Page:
Hưng Hóa was a former province of Vietnam during the Nguyễn dynasty that located the region what is present-day northwest Vietnam. Its capital was the citadel of Hưng Hóa. The province was taken by French troops commanded by Brière de l'Isle in 1884 from Chinese mercenary Black Flags.

Tỉnh Hưng Hóa (省興化)
Province of the Nguyễn dynasty and the French protectorate of Tonkin, French Indochina

Hưng Hóa province in 1891
CapitalHưng Hóa
• Established
• Disestablished
Preceded by
Succeeded by
Hưng Hóa region
Sip Song Chau Tai
Chợ Bờ province
4th Military Territory
Lào Cai province
Lai Châu province
Phú Thọ province
Today part ofVietnam

Background edit

Before the 15th century, the Black River basin was the homeland of various hill polities and ethnic groups, such as Muang Then and Ngưu Hống of Tai Dam people. Among them, Ngưu Hống was a Vietnamese tributary state. In 1416, the Chinese Ming dynasty annexed Ngưu Hống. In 1431 the Vietnamese king Lê Lợi subdued them and captured the Muang Le leader Đèo Cát Hãn, who submitted as a vassal. Since then, the Đèo clan of White Tai had maintained themselves as the autonomous head of counties (tri châu) of Hưng Hóa region (Vietnamese collective designation for the whole region). They also paid tribute to neighbouring China, Burma, and Luang Phabang.

The Vietnamese tightened their control over Hưng Hóa in the eighteenth century. Both the heads of counties (châu) and districts (huyện) were held by Kinh (Vietnamese) mandarins tri châu and tri huyện. Hưng Hóa was divided into 44 châu and 163 huyện.[1]

Reorganization edit

At the time when the Nguyễn dynasty was established in 1802, Hưng Hóa was categorised as a trấn (protectorate). In 1830, Hưng Hóa was reorganised as a province with following districts:

The Deos continued to pay annual tribute to the Hue court to assert their semi-autonomous status while also paying tribute to the Thai court via Laotian kingdoms. The headquarters of the Deos were relocated to Lai Châu. Around 1840s, Deo lord Đèo Văn Trị saw the Hmong people from China migrated and settled on his lands in Lai Châu.[2] When the Yellow Flags from China attacked in 1872, the Deos successfully resisted the invaders and were rewarded by Vietnamese emperor Tu Duc. Deo Van Seng was rewarded as the tri châu of Ninh Biên district, while his son Đèo Văn Trị was appointed as the tri châu of Lai Châu district.[3] French forces took Hưng Hóa in April 1884. The province therefore had been reorganised many times by French administration from 1887 to 1900. Finally, the last remnant of Hưng Hóa was absorbed by the new Phú Thọ province in 1903.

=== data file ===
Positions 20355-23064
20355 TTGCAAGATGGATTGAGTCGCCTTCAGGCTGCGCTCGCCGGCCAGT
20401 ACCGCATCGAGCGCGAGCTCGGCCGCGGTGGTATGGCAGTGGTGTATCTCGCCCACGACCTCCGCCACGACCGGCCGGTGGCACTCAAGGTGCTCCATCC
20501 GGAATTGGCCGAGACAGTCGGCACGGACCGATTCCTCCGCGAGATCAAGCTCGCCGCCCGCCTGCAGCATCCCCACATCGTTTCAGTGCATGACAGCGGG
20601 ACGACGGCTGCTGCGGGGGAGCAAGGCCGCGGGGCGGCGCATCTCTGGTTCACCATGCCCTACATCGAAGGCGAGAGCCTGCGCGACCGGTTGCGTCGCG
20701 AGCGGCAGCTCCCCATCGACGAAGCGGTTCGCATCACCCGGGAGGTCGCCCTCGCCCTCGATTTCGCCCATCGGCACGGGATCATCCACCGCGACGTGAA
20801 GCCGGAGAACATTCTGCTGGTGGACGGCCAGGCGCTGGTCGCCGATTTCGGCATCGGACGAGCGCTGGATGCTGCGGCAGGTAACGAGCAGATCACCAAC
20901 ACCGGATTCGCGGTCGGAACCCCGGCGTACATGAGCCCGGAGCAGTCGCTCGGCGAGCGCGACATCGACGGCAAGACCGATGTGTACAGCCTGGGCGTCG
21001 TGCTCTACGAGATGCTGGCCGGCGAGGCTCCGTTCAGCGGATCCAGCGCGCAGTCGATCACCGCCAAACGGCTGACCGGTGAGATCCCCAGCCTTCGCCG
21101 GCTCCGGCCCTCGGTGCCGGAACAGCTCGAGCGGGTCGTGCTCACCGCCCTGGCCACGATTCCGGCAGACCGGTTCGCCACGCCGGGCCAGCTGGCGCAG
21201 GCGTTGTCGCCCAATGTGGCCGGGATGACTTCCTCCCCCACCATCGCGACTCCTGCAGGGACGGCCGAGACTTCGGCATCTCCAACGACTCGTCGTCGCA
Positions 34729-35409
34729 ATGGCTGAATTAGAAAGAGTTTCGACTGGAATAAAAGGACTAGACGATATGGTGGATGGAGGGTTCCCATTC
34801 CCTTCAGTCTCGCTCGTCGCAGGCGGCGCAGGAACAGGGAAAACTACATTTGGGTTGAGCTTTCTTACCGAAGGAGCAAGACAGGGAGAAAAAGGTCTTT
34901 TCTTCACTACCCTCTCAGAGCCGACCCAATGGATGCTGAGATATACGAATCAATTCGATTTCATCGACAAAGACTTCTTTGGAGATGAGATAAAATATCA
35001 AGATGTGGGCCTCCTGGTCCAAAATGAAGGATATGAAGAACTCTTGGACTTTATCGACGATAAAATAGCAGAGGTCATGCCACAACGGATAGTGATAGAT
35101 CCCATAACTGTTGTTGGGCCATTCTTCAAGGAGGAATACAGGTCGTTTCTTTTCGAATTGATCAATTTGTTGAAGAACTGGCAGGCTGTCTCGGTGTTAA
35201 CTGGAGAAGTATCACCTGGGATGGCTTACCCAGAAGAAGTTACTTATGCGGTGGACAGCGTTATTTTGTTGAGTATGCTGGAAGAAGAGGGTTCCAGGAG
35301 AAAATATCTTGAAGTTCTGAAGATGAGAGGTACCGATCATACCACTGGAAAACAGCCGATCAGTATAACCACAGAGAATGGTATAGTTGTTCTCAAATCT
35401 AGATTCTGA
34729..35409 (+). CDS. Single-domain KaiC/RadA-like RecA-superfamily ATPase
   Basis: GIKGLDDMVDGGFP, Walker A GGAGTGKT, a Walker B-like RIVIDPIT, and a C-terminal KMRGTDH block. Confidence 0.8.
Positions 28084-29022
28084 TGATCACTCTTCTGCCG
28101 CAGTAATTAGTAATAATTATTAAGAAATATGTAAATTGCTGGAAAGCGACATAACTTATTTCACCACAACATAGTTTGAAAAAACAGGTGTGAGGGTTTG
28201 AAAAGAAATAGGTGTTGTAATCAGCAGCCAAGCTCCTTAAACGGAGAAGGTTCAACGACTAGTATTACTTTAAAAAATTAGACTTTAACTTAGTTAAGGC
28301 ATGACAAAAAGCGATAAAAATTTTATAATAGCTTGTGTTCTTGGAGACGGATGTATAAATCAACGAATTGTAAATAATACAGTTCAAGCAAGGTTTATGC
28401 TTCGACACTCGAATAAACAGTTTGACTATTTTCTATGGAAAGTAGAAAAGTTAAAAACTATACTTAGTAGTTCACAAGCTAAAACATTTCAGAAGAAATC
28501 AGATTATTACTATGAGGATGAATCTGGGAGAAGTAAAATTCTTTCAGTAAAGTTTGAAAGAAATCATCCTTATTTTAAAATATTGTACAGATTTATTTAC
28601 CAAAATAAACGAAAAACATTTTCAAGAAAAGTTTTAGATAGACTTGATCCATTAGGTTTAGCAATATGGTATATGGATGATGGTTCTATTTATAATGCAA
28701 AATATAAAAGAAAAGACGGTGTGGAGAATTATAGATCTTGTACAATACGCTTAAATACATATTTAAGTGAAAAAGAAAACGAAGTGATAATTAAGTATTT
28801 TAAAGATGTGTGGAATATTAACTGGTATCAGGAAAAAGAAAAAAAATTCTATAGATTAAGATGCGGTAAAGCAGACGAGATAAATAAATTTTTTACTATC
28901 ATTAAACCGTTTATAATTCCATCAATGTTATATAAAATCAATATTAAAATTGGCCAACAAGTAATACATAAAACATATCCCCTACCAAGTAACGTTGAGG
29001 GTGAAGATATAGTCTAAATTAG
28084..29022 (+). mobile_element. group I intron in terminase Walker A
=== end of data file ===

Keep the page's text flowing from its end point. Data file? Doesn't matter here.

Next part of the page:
Notes edit

  1. ^ Lee (2015), p. 71.
  2. ^ Culas (2009), p. 17.
  3. ^ Lee (2015), p. 72.

References edit

  • Lee, Mai Na M. (2015). Dreams of the Hmong Kingdom: The Quest for Legitimation in French Indochina, 1850–1960. University of Wisconsin Press. ISBN 978-0-299-29884-5.
  • Culas, Christian (2009), "Chapter 8: The ethnonyms of the Hmong in Vietnam: Early history (1856-1924) and practical epistemology", in Culas, Christian; Robinne, François (eds.), Inter-Ethnic Dynamics in Asia: Considering the Other Through Ethnonyms, Territories and Rituals, Taylor & Francis, pp. 13–42, ISBN 978-1-78238-214-0